It has been a busy last week for myself & Ribanna with lectures pretty much from 9-5 everyday along with the report and term project work building up!! its also getting harder to get out of bed when its still pitch black at 7:30 in the morning, the light is really closing in and although its around (in a blueish grey dusk colour) at 10 am it is dark again by 1330 now. That being said the light on the mountains in the evenings and the silhouettes of them at true night are incredibly beautiful, fig 1.
|Figure 1 - Night time view of Nordenskioldfjellet from Sakofargen|
In Marine geology we have been working with some programs which have been really cool tools in plotting cruise tracks on a a map. We spent about three days getting familiar with the program GMT through a Linuxs system, learning the different commands and how to manipulate the settings - all of which was surprisingly good fun as you could get some really nice results, figure 2.
|Figure 2 - Map of our marine geo cruise track, core points (the yellow stars) and CTD points (black spots) created by me :D|
We have also been given some term projects for Marine Geology, the class has been split betweens either sediment core analysis and bathymetric projects. I have a bathymetric data set which i need to map and process with Fledermaus (a program good for 3D manipulation of data). We are to reconstruct the past ice flow extent and dynamics using morphological analysis of the submarine landform assemblages. I have been designated Palander & Wahlenberg sytem, which is a fjord system south east off of Nordauslandet ... you can check it out on this cool online map http://toposvalbard.npolar.no/.
Ribanna and i also had a wee field excursion looking into snow physics in snow pack which was a pretty cool afternoon. We had to take the band wagons out across the now frozen river system in Adventdarlen to a Pingo located there which usually has a fair amount of snow around it. The band wagons, figure 3, are pretty awesome machines, although in the back it can be fairly bumpy due to the terrain - all great fun though!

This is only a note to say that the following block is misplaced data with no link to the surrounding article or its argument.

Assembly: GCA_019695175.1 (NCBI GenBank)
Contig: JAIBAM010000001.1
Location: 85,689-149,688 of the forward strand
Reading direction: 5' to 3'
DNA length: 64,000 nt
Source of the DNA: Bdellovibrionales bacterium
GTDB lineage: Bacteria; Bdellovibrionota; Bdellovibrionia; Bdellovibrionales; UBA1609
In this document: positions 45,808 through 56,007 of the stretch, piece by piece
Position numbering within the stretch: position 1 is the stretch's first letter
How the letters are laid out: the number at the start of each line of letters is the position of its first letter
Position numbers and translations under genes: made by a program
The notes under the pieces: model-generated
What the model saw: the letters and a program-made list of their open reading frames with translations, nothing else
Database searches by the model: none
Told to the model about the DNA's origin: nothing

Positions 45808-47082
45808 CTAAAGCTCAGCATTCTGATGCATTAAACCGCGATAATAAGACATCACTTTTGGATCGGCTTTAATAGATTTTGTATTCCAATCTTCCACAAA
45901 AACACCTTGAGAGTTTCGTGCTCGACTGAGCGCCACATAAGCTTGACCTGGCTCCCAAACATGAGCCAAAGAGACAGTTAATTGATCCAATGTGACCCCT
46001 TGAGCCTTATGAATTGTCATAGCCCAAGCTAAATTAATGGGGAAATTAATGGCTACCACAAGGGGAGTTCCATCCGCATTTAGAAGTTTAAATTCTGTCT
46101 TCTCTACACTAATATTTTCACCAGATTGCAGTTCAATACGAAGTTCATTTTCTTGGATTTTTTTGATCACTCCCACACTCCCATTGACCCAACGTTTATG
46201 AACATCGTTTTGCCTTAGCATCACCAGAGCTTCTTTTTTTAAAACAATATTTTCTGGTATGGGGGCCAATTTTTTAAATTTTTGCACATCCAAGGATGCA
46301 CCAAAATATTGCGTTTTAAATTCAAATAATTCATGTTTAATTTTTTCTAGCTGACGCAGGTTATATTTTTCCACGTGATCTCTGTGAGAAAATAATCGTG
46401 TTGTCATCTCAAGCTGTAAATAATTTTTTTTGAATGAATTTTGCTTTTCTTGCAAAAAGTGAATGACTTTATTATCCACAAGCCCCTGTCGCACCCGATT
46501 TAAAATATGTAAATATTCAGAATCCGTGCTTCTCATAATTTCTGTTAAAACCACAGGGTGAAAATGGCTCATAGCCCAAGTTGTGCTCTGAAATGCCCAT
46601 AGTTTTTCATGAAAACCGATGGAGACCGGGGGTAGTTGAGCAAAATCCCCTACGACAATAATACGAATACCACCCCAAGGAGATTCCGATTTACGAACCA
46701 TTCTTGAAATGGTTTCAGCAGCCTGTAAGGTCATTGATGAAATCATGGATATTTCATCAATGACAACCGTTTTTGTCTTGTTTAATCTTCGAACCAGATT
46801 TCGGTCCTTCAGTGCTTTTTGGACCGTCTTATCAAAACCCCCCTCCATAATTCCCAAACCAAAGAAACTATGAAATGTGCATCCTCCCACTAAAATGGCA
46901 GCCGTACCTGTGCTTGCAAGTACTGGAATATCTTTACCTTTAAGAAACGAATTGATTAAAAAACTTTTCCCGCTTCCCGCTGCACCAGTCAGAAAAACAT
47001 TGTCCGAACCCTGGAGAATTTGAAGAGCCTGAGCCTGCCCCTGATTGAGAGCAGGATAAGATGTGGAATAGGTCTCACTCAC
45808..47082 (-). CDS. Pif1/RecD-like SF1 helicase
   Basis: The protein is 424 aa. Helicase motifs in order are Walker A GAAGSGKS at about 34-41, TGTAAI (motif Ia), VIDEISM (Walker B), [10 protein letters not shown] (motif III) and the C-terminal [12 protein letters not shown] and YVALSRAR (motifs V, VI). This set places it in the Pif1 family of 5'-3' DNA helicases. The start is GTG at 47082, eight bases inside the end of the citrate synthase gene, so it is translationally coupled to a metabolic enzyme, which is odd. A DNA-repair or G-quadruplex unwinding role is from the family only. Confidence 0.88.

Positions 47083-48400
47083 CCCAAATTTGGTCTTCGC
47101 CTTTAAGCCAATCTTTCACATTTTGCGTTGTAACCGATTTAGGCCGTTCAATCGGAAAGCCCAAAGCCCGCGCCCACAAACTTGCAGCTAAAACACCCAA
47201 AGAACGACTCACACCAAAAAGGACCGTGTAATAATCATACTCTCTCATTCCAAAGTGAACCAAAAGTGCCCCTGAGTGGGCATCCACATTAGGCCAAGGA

|Figure 3 - The Band Wagon!|
The air temperature whilst we were working out there was around -15-16 degrees so we had to wrap up well wearing UNIS scooter suits, boots and mittens along with some woolens. first we had to make a snow face, figure 4, that exposed the layers within the snow for analysis. We had to measure the length of the core and then divide it into sections based on the visible layers (it could have been divided into many layers but for our learning purposes it was divided into 5 or 6).
|Figure 4 - Snow physics wall|
The hardness was measured in a fairly rudimentary way - could you push your fist into it? four fingers? one finger? a pencil? or a sharp knife? this corrisponded to the Swiss Rammsonde measurements. you can see my fist attempts in fig4. needles to say after that my hand was freezing and my mitts went straight back on and a bit of a run around the area to warm up again was also needed. Various people in the group did each measurements and then we compiled them into a basic log of the snow pack core, figure 5.
Our professor, Carl also demonstrated the layers that are found in snow pack
using a back light to highlight them,figure 6.
|Figure 5 - Field log of snow pack.|
|Figure 6 - Carl Edge Boggild - snow layers|
|Figure 7 - Arctic hydrology and climate class wrapped up warm for our snow physics excursion (Photo courtesy of J. Skaar, 2013)|
Applications for next year are in to stay here and it is now a really painful waiting game! I originally applied for Arctic geology - The tectonic and sedimentation history of Svalbard along with Arctic biology - populations and ecology however these don't really fit in the time table well and there have been around 73 applicants for the geology courses. Thus i was advised to withdraw my AG application and go for both biology courses instead - I just hope I get in as I am having such an amazing time up here (as much as I do miss everyone at SAMS) now I am just keeping my fingers crossed.
That's all for now from me - I hope everyone at SAMS is well :D